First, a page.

When we’re brought to city of Amman, Jordan with Shantha Bunyan, we’re briefly wrapped up in all the details, small and large, that make up moments of her daily life there. There’s a clear sense of place, and as we learn about something as simple as the walk home from work, Bunyan also highlights the normalized violence. Mohawk and a Heart is a unique and important response to the recent Nightingale prompt calling for perspective on storytelling as a survivor—Bunyan skillfully acknowledges the global differences in survivor storytelling and how these stories shift according to the histories and norms of a society.
A Mohawk and a Heart
by Shantha Bunyan
I was on my way home from the charity hospital where I had been volunteering in Amman, Jordan. I‘d just finished another long day in the operating room, dealing with extremely foreign hospital bureaucracy, working with staff who speak mainly Arabic, and helping doctors perform surgery on Syrian refugees. I was returning to the partially furnished apartment I’d rented within walking distance of the hospital.
It was still a warm afternoon, and though children were out of classes for the day, the sun hadn’t begun its descent into the surrounding hills for the night. As I began to head up the main road, debating whether I’d stop for some delicious kunafe on the way home, I noticed a few young boys playing in the street. Unfortunately, they noticed me as well. They began following me up the street, and I began to get a little nervous. Although I don’t speak Arabic, and couldn’t understand their words, I could tell that they didn’t have good intentions.
I’d had trouble in the streets of Amman before. Even though I didn’t dress provocatively, choosing mostly long skirts or pants, I was obviously foreign. My mohawk gave me away instantly. That hairstyle wasn’t exactly typical for females in the region. I’d already been harassed, honked at, felt up and followed during my time in Jordan. Some kids had trailed me just the week before, chanting, “Man or woman?” Given my skirt and large breasts, it was clear they were simply being mean, rather than confused.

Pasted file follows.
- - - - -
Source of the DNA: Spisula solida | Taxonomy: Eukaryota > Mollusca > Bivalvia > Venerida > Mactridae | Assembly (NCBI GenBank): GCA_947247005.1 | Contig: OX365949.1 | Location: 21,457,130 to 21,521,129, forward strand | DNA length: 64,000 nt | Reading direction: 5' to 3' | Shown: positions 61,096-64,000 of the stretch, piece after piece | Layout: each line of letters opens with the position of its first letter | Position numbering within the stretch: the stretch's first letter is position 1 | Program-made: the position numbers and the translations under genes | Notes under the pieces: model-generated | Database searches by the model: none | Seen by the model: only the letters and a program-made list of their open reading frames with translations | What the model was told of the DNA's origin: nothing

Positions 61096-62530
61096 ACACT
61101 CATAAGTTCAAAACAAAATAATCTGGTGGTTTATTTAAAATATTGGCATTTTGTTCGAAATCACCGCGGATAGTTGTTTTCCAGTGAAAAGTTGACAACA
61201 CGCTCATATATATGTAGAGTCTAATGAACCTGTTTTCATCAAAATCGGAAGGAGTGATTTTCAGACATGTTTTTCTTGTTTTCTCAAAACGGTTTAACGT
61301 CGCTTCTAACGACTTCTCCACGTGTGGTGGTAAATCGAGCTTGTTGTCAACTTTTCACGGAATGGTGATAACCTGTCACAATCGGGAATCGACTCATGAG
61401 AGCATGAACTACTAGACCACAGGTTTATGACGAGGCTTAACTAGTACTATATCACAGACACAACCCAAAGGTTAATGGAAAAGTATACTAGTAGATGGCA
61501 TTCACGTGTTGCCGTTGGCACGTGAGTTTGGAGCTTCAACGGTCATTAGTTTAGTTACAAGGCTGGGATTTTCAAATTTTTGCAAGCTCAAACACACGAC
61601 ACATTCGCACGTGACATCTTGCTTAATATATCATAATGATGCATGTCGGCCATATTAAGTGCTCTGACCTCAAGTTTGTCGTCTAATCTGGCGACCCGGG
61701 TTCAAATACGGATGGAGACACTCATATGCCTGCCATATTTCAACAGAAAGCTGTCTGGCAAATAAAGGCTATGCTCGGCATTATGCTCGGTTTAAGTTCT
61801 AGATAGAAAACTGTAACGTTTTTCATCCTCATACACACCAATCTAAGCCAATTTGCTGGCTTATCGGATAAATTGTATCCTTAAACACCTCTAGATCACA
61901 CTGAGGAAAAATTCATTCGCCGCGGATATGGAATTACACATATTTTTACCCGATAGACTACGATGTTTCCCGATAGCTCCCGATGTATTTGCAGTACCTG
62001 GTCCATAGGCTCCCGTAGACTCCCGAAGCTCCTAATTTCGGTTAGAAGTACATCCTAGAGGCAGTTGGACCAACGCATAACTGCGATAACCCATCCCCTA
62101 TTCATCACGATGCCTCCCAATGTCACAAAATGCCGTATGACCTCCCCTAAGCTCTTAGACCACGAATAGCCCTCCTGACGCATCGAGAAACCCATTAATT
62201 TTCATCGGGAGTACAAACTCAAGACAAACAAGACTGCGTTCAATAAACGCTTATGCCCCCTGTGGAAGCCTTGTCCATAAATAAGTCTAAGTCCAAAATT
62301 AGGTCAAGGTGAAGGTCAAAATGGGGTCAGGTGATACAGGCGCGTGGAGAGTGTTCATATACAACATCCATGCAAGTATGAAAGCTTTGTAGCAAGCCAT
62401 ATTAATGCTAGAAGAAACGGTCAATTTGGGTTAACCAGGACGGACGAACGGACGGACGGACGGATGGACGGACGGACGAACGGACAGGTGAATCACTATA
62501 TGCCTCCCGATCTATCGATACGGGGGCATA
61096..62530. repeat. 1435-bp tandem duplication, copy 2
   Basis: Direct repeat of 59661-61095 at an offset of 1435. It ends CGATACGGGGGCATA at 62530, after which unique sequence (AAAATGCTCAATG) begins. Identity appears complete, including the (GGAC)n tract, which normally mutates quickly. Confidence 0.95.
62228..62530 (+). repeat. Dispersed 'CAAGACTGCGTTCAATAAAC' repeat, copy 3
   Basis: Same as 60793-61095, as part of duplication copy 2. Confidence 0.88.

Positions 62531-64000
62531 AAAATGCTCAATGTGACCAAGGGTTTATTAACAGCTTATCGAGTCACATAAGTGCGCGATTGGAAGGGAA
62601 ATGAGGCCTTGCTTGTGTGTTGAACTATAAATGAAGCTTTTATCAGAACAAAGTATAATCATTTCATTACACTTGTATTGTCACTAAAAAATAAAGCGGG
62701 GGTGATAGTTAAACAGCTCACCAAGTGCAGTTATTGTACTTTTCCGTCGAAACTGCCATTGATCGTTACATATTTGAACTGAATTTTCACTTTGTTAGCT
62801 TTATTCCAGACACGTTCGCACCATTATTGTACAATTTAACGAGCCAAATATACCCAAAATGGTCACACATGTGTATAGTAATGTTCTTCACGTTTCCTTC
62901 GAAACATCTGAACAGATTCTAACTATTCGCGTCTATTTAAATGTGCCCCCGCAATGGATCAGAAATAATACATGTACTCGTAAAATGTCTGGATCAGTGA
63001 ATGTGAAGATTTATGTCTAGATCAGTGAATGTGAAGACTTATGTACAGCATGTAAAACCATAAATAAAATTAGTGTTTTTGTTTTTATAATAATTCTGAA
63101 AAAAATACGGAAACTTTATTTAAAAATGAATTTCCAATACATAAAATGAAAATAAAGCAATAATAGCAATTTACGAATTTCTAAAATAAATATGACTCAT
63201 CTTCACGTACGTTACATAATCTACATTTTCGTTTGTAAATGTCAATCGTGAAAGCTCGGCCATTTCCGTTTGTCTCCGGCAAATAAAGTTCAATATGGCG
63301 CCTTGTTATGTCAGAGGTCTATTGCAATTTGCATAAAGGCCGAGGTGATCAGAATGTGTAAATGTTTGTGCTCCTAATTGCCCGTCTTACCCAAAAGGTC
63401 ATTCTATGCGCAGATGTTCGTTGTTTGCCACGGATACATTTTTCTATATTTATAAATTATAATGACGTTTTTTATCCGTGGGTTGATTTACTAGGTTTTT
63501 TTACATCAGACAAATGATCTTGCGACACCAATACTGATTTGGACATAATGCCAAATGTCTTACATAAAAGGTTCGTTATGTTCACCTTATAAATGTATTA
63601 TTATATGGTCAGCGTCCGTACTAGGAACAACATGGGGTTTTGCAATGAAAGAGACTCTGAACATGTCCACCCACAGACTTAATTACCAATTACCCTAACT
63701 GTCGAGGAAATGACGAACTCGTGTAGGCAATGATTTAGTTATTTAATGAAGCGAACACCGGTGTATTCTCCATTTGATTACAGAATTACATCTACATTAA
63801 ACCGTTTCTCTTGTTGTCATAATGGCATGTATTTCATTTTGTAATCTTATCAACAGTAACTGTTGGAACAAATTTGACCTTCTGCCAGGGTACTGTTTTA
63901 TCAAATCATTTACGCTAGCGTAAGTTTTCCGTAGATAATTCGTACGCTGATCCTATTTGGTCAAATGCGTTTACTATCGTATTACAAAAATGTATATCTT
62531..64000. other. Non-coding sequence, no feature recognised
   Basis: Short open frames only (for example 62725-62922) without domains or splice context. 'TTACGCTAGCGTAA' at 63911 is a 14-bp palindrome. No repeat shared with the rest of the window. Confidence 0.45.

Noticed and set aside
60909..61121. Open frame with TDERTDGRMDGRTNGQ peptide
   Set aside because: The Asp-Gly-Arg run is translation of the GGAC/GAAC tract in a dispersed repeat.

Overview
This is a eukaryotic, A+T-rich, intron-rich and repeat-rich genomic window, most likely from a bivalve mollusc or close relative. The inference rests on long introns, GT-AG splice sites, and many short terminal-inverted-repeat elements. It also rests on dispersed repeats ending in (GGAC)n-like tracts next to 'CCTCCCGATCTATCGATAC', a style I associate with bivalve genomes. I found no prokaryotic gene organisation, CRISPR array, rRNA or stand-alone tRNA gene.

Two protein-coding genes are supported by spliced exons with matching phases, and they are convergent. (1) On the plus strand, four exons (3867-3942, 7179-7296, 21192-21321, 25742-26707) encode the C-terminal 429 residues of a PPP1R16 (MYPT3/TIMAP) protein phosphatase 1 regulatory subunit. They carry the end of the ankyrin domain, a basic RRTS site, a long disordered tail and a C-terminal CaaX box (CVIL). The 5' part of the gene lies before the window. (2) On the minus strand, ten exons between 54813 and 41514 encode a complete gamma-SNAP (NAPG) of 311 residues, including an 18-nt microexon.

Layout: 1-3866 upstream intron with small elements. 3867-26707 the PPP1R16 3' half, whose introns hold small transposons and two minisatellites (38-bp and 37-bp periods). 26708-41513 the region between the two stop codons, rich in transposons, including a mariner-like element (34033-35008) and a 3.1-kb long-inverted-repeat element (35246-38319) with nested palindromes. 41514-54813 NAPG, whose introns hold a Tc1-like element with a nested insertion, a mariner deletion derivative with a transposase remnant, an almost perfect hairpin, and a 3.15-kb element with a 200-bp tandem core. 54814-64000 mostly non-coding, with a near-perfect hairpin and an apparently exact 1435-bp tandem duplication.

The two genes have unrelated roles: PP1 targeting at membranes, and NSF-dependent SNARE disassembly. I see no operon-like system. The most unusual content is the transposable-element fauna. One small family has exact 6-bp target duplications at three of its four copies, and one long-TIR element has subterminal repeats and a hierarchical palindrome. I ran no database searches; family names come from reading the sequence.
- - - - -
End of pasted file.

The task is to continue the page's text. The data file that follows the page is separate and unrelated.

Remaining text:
Mostly I took this type of behavior in stride. I’d been living abroad for several years. People have trouble accepting things that don’t fit their societal norms. Often they react negatively, particularly in conservative countries. Though Jordan is thought of as a very westernized, open-minded Middle Eastern country, I had been surprised at how difficult it was for women, particularly those who are unique in any way. Even my Jordanian friends who didn’t wear hijab had not made the decision lightly. I could understand why so many would conform, simply to avoid harassment, fear or injury. Although I was happy to respect local culture and beliefs and would cover my hair if attending a religious function with friends, I refused to compromise my own beliefs for the comfort of closed-minded people. I’d fought long and hard in my life to accept myself and wouldn’t lose ground in that fight to make someone else feel comfortable. While I loved many things about my time in Amman, the intolerance was not one of them.
Suddenly, something hit me—hard—bouncing off of my back and onto the street next to me. I saw that it was a soda bottle. I turned around quickly to face my attackers, heart racing.